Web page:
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African Fat-Tailed Gecko

African Fat-Tailed Gecko
Hemitheconyx caudicinctus

African Fat-Tailed geckos are the second most widely kept eublepharine species of gecko. They have a nice, calm nature making them a great pet for beginners or experienced keepers looking for an alternative to the leopard gecko.

OriginWest Africa
EnvironmentScrublands, Savannah
Adult Size12cm
Lifespan10 Years +

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What does the African Fat-Tailed Gecko look like?

These animals can be compared with the popular leopard geckos in length and weight. Baby African fat-tail geckos generally hatch around 4-5cm in length (snout to vent) while adults tend not to exceed 12cm. Most adult African fat-tailed geckos generally weigh 40-65g once they reach their adult size, with males often being the larger of the two sexes.

African fat-tailed geckos come in two naturally occurring forms, banded (similar to that of leopard geckos) and striped. The base colour in this wild type/normal animal is from beige to orange/brown. Banding goes along the length of the body, head and tail and is generally dark brown in appearance. Fat-tail geckos generally have a white/cream underbelly and some animals have a stripe which will be white/cream line down their dorsal.

 Where are African Fat-Tailed Geckos from?

African fat-tailed geckos Hemitheconyx caudicinctus originate from West Africa and are the second most widely kept eublepharine (moveable eyelids) species of gecko. They inhabit areas of savannah and scrublands throughout Benin, Ghana and Togo. These animals are primarily nocturnal and would take refuge during the day in underground burrows, under rocks or in rotting wood.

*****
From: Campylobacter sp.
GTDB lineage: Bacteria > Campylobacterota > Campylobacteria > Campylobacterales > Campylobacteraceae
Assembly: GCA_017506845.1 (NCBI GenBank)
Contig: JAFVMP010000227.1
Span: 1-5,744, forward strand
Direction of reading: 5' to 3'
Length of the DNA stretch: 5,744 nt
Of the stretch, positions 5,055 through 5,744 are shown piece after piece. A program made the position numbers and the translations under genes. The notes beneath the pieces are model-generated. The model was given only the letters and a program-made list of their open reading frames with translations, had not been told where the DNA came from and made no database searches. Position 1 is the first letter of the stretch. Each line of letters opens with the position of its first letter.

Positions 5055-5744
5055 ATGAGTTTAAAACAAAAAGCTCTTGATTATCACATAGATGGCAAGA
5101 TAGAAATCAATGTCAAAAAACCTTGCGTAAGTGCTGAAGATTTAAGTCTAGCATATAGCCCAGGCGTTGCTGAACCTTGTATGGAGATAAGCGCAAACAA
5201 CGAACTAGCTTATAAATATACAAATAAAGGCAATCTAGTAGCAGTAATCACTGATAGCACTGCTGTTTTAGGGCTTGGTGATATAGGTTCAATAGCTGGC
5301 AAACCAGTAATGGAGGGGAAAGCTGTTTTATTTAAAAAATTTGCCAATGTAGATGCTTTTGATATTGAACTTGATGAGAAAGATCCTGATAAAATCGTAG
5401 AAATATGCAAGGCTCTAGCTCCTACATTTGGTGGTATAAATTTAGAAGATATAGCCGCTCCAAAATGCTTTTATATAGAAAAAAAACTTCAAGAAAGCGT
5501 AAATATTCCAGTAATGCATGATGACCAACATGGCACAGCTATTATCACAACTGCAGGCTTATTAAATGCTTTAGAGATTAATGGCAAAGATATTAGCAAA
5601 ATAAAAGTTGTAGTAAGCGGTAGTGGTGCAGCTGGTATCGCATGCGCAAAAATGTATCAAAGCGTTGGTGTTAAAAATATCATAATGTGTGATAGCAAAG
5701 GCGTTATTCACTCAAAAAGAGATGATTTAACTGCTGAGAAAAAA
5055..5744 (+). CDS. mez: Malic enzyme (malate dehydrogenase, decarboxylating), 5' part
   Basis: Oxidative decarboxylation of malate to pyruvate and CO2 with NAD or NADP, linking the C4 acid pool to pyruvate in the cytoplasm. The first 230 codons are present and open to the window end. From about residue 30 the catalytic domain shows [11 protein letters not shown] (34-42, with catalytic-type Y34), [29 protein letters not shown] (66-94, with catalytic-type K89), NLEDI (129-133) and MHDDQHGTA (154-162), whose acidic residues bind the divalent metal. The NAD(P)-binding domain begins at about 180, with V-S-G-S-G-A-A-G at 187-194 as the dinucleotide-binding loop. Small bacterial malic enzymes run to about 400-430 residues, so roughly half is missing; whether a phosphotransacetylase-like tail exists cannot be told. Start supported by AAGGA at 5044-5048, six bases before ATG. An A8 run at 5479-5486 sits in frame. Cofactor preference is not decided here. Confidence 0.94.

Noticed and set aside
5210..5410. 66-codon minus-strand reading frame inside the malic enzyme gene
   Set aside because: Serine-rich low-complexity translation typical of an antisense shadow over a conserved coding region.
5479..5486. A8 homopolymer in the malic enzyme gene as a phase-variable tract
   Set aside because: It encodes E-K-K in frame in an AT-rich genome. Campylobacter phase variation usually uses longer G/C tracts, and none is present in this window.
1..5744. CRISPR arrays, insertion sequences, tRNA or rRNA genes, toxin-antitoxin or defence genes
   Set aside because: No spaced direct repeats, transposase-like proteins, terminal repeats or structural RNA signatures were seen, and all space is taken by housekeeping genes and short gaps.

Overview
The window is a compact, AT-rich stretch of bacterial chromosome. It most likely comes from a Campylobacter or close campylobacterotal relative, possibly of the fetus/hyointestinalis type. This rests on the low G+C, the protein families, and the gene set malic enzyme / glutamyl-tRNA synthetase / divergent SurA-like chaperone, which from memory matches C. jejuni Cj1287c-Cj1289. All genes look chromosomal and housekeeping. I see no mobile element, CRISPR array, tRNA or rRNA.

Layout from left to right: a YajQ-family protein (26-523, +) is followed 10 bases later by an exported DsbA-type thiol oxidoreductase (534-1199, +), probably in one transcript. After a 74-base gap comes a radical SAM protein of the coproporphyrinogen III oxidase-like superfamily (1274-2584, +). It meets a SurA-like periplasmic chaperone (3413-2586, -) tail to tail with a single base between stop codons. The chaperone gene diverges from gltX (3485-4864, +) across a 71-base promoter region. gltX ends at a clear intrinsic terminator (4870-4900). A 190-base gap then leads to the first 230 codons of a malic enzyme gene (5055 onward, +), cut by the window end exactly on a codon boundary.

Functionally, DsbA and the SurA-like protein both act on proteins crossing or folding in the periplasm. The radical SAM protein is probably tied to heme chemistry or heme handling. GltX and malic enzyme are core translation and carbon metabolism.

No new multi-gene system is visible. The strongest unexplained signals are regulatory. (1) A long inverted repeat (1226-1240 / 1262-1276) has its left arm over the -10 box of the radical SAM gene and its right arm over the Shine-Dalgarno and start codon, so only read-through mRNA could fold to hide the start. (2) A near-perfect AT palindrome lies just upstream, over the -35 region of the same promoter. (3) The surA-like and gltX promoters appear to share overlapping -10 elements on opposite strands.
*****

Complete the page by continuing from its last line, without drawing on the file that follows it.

Are African Fat-Tailed Geckos easy to keep? 

African fat-tailed geckos can be kept in vivariums either alone or within a sexed group. Several females can be housed with a single male in larger vivaria, however you must carefully monitor each animal and ensure that they remain happy and stress free. It is advisable not to keep males with females unless the overall intention is to breed your animals. Once a group is established it can be difficult to introduce new animals due to territory issues. Males should never be housed together as they will often fight to the death as with many other species of gecko. We would advise to house your animals singular in most cases with a minimum floor space of 30 x 12".

For substrate we would advise using a fine orchid bark or sandy/soil mix. African fat-tailed geckos are shy animals and it is important to provide them with plenty of hides and shelters. A humidifying shelter is essential for these animals and when provided will allow them to select the substrate moisture and humidity level they require.

For heating you can maintain the temperatures by using either a basking lamp with a guard or a heat mat for hatchling enclosures, a thermostat should control all heat sources to avoid risk of overheating.